Early in my college years of nutrition education, when I was the slightest I had ever been, through calculated disordered eating patterns of counting calories and fat grams, I was reminded by the Body Mass Index (BMI) that I was still “too big” because I was in the “obese” category. I blamed myself and decided I needed less calories and to lose more weight. But then, like divine intervention, I moved, on a whim, to Seattle and found myself at Bastyr University in the undergraduate nutrition program. There, I learned about health in a new way that didn’t involve the scale. And while I was aware that generally I was the only person of size in my classes, it mattered less because there was an emphasis on health over size.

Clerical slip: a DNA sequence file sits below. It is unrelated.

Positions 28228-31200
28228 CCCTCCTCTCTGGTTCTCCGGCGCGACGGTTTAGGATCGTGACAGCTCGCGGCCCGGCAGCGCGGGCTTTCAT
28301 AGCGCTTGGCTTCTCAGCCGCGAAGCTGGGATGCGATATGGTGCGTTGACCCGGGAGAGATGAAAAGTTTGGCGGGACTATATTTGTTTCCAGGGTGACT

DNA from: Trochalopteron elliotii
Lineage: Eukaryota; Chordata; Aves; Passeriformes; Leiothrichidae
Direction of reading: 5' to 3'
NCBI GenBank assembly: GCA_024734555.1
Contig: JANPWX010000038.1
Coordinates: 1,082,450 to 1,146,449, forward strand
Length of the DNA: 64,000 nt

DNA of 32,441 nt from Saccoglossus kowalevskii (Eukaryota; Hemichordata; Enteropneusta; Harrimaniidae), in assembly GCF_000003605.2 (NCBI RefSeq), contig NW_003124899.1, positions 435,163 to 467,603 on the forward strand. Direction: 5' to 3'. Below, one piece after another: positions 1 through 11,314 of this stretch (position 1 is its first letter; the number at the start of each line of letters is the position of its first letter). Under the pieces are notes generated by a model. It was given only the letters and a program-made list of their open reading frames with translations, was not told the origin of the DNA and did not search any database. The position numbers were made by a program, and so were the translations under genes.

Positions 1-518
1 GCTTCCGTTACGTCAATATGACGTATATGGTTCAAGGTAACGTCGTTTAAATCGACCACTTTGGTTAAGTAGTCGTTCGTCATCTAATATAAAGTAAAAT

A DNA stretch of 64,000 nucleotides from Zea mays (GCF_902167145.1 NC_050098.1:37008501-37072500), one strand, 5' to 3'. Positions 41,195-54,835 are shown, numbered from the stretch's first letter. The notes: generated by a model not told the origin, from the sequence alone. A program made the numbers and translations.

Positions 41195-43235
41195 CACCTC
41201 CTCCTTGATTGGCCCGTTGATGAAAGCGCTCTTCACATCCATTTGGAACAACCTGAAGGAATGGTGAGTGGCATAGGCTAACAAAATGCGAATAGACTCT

It gave me permission, that previously I didn’t realize I needed, to begin to listen to and trust my body’s wisdom. I started eating more whole foods, stopped counting calories, and stopped pretending that I liked the taste of diet soda and fat free sour cream. I started to feel really good in my body, in my large, round, fat body. I threw out my scale, found movements and foods that produced energy and joy, and stopped pretending that running felt good to my body. I began a yoga practice that was about connecting to my body instead of about burning calories. I read books about body acceptance and fat positivity. I started to show up in a way that celebrated my body through dress, acceptance, and advocacy for body diversity.